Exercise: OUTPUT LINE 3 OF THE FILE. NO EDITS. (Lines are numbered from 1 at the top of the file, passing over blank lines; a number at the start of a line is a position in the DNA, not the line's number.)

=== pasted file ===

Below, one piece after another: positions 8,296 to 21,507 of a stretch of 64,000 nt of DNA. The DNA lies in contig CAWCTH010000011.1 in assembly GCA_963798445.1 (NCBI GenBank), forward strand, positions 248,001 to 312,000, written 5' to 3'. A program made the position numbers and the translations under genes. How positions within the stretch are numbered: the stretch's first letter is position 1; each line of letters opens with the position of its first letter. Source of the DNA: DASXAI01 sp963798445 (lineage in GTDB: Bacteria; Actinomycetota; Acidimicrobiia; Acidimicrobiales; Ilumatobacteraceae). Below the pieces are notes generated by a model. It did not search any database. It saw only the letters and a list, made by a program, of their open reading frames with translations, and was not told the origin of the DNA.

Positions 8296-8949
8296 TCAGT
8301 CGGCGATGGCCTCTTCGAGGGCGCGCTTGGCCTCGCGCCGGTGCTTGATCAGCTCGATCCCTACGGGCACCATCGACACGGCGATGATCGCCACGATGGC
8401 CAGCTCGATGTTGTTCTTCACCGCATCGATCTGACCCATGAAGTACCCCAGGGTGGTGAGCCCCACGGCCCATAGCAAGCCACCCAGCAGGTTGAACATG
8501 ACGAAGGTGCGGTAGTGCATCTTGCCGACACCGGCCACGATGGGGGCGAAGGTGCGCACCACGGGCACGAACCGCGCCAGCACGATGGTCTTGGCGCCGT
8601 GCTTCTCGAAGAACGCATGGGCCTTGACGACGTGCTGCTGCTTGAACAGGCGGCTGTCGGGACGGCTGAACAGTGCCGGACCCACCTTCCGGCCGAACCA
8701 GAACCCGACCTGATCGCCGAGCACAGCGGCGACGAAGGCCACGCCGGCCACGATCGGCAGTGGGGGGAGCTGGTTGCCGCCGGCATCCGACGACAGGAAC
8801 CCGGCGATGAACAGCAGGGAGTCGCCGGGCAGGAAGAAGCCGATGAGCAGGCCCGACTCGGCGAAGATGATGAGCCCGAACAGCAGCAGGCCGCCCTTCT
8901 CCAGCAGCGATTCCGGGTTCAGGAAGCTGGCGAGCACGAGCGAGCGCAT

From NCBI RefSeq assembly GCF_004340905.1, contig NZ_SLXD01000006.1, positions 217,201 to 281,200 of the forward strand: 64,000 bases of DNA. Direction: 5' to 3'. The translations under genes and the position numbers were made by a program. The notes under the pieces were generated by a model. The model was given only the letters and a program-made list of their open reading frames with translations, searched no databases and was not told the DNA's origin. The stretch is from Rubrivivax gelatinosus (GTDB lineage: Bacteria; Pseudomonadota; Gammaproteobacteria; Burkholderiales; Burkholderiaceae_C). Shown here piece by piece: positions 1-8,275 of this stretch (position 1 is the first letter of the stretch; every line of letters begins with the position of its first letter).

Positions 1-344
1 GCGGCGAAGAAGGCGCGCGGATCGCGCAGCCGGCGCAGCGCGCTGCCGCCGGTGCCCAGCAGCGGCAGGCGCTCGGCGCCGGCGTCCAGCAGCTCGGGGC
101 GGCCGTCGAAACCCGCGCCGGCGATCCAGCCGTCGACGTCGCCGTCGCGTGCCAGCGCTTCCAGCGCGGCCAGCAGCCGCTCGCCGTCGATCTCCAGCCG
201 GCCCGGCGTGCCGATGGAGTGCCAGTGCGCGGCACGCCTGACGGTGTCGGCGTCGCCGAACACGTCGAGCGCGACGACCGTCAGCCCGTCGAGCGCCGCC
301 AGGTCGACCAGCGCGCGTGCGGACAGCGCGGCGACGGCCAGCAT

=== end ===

8296 TCAGT